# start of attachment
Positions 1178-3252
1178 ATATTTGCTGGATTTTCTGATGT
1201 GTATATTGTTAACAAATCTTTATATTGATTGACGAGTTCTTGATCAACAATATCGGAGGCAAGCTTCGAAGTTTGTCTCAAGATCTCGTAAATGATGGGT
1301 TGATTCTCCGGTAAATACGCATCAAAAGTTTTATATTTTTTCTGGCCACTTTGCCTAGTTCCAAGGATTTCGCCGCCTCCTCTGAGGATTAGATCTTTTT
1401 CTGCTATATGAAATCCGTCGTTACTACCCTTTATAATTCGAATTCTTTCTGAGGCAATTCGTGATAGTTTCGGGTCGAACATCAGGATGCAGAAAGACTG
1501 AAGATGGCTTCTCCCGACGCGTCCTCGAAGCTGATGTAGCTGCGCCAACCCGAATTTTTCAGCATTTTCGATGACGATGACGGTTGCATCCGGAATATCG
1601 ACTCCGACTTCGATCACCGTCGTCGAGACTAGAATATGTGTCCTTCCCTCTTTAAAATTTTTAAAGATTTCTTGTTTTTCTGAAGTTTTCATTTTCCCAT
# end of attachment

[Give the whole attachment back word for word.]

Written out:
Positions 1178-3252
1178 ATATTTGCTGGATTTTCTGATGT
1201 GTATATTGTTAACAAATCTTTATATTGATTGACGAGTTCTTGATCAACAATATCGGAGGCAAGCTTCGAAGTTTGTCTCAAGATCTCGTAAATGATGGGT
1301 TGATTCTCCGGTAAATACGCATCAAAAGTTTTATATTTTTTCTGGCCACTTTGCCTAGTTCCAAGGATTTCGCCGCCTCCTCTGAGGATTAGATCTTTTT
1401 CTGCTATATGAAATCCGTCGTTACTACCCTTTATAATTCGAATTCTTTCTGAGGCAATTCGTGATAGTTTCGGGTCGAACATCAGGATGCAGAAAGACTG
1501 AAGATGGCTTCTCCCGACGCGTCCTCGAAGCTGATGTAGCTGCGCCAACCCGAATTTTTCAGCATTTTCGATGACGATGACGGTTGCATCCGGAATATCG
1601 ACTCCGACTTCGATCACCGTCGTCGAGACTAGAATATGTGTCCTTCCCTCTTTAAAATTTTTAAAGATTTCTTGTTTTTCTGAAGTTTTCATTTTCCCAT